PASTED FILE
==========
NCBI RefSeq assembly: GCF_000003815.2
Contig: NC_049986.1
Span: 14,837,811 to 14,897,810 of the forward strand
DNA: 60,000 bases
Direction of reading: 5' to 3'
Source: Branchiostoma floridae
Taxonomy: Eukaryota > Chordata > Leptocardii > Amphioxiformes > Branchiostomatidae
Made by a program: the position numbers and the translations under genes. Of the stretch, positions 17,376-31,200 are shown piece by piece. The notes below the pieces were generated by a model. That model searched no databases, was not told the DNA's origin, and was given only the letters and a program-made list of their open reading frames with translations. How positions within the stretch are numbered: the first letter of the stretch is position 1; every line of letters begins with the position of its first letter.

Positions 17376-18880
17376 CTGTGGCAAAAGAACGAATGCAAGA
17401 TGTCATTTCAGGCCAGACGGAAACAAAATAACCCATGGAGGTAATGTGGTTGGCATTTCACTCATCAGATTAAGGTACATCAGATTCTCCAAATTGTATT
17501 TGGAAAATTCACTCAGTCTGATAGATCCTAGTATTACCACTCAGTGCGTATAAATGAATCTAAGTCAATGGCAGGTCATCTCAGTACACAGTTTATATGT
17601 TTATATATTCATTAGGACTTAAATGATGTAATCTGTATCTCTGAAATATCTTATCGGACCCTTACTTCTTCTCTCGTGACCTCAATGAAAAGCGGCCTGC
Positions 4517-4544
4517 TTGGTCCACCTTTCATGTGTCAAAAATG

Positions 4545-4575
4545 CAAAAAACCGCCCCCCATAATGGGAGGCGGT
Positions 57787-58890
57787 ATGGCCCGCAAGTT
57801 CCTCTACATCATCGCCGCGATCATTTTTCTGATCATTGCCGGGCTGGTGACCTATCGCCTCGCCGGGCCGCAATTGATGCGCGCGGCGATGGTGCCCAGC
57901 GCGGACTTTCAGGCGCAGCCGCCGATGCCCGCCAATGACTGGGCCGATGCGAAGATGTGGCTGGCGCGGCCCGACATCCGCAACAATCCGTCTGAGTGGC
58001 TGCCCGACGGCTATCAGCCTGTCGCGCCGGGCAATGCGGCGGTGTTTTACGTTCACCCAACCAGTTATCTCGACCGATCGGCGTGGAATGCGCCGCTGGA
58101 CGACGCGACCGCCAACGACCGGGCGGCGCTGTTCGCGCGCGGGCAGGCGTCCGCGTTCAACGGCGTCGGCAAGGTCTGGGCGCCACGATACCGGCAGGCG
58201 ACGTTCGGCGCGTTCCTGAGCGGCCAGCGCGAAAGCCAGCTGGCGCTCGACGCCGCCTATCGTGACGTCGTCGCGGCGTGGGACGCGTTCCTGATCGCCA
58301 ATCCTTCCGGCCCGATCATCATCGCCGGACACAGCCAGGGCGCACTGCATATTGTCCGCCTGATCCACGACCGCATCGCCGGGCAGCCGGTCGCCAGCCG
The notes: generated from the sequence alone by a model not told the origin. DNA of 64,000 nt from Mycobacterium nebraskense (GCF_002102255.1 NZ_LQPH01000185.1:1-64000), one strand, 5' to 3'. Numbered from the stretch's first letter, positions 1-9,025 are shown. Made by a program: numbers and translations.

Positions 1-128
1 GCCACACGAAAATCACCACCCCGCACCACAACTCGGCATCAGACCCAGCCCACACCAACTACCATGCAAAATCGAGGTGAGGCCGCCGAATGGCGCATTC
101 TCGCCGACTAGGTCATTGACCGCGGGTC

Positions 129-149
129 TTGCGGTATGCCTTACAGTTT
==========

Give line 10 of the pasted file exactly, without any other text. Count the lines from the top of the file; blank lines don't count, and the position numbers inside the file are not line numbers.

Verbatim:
17376 CTGTGGCAAAAGAACGAATGCAAGA